Acts 25

If one were to compare Festus and Felix morally, secular history tells that Festus was by far the better man. However, Felix was more “in the know” of the people he governed. He had “more exact knowledge concerning the Way” (24:22). When Festus arrived in Judaea, replacing Felix who had been recalled to Rome, he remained but briefly in Caesarea, the seat of his government. He went to Jerusalem to survey conditions there. Ruling that troublesome province was no easy task for any Roman. No governor could ignore Jerusalem if he expected to rule with any degree of success.

So, when Festus arrived the “chief priests and the principal men of the Jews informed him against Paul; and they besought him, asking a favor against him, that he would send for him to Jerusalem…” (25:2f). Festus was naive. Caesarea WAS where his judgment seat was, the legitimate place for Paul to be tried, but what harm could come to grant this “small” request of theirs’?! He had to try to get along with his subjects. Still, Festus would not immediately grant their wish. He told them that they send those who were of power and go with him to Caesarea and “if there is anything amiss in the man, let them accuse him” (25:5).

His visit in Jerusalem was brief (8-10 days) and on the morrow after returning to Caesarea, he called for Paul to be brought before him (25:6). Jews had come down from Jerusalem and stood round about Paul and brought many grievous charges which they could not prove (25:7). Luke does not tell whether these men had accepted Festus’ invitation to go with him to Caesarea, or whether they traveled separately, but how ever they traveled, they were there to accuse Paul. Paul answered their charges “neither against the law of the Jews, nor against the temple, nor against Caesar, have I sinned at all!” (25:8).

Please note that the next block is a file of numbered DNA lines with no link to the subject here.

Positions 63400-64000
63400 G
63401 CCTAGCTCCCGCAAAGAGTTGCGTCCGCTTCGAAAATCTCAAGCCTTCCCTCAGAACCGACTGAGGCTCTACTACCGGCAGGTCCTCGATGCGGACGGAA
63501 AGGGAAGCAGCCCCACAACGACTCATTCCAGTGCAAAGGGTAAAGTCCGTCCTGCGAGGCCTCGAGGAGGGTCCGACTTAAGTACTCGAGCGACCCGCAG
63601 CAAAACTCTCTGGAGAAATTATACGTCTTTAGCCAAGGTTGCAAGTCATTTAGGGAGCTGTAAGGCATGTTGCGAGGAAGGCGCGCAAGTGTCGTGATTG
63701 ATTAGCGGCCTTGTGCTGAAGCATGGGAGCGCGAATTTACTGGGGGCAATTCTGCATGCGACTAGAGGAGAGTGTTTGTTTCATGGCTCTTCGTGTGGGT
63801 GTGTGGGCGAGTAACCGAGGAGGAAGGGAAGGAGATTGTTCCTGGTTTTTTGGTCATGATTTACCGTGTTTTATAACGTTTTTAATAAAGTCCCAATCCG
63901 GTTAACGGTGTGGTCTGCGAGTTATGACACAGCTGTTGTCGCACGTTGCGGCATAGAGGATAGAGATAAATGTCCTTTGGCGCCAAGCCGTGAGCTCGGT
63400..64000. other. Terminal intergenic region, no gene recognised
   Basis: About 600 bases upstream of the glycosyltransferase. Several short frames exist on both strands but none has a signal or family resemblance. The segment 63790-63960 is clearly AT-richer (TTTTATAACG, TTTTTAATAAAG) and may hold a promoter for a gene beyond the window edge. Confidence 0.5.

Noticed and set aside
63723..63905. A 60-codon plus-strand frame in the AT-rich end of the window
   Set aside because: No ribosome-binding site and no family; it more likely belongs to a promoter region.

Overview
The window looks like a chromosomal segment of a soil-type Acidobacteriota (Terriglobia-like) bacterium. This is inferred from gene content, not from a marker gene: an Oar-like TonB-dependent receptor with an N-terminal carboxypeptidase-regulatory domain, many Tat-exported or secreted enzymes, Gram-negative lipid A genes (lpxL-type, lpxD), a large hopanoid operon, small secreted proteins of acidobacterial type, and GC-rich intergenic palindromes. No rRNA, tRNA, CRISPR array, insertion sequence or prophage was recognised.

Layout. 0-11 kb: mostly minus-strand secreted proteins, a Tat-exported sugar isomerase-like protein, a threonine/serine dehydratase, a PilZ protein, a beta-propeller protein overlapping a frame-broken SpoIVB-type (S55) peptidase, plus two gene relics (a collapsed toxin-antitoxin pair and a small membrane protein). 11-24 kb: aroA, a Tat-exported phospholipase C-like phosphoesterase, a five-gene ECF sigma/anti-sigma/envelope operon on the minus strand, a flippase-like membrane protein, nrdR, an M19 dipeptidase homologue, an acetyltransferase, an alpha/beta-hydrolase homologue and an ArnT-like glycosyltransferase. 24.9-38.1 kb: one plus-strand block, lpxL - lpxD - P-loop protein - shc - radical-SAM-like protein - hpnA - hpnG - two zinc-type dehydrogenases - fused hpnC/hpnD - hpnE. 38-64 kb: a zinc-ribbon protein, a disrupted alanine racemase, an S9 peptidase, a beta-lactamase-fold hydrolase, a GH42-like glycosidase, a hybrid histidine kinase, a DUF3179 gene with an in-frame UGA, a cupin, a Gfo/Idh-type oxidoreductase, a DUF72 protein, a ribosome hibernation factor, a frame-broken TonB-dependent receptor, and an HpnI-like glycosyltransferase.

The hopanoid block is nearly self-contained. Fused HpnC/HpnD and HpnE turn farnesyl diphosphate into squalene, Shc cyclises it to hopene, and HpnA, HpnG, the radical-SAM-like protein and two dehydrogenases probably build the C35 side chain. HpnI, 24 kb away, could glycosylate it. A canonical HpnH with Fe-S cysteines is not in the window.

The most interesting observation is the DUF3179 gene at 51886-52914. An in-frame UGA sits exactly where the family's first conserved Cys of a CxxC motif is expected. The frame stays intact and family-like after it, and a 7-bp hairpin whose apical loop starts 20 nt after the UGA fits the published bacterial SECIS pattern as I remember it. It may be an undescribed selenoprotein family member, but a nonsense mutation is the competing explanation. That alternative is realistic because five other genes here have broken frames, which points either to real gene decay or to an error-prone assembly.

The Jews’ seemingly innocent request was still in Festus’ mind. He asked Paul “Wilt thou go up to Jerusalem and there be judged of these things before me?” (Acts 25:9). Festus’ question reveals he was aware of Paul’s Roman citizenship and that a change in venue of the place of Paul’s trial had to be agreeable with Paul. But, after all, did not the accusers charges stem from primarily mattes which concerned Jerusalem? What better place to learn the real facts? Festus was naive and obviously ignorant as to why Paul had been rushed from Jerusalem to Caesar to begin with. He would learn that these religious fanatics had no scruples against murder and would use any ploy they might to have Paul removed to Jerusalem so that along the way they could assassinate him. What wicked and ungodly acts are done in the name of religion!

If Festus was ignorant of the Jews’ intentions, Paul was not. He knew he had averted death two or three years earlier when his nephew alerted him of the plot of more than 40 men who planned to ambush and kill him. He knew the Jews had no real case against him so far as crime against the Roman government was concerned. Had not the chief captain admitted as much? (22:29). He despaired of justice at the hand of Fetus for Festus also knew that he had done no wrong to the Jews (25:10). Paula was determined he would not go back to Jerusalem. He knew such would be an invitation to death. There was only one recourse. He would exercise his Roman citizen and appeal to Caesar to personally hear his case. So Paul said “I am standing before Caesar’s judgment seat, where I ought to be judged. To the Jews have I done no wrong, as thou also very well knowest. If then I am a wrong-doer or have committed anything worthy of death, I refuse not to die; but if none of those things is true whereof they accuse me, no man can give me up to them. I appeal unto Caesar” (25:10f). This was a Roman citizen’s right and when such an appeal was made, the trial immediately stopped and all participants, the aggrieved ones and those whom they charged, were transported to Rome.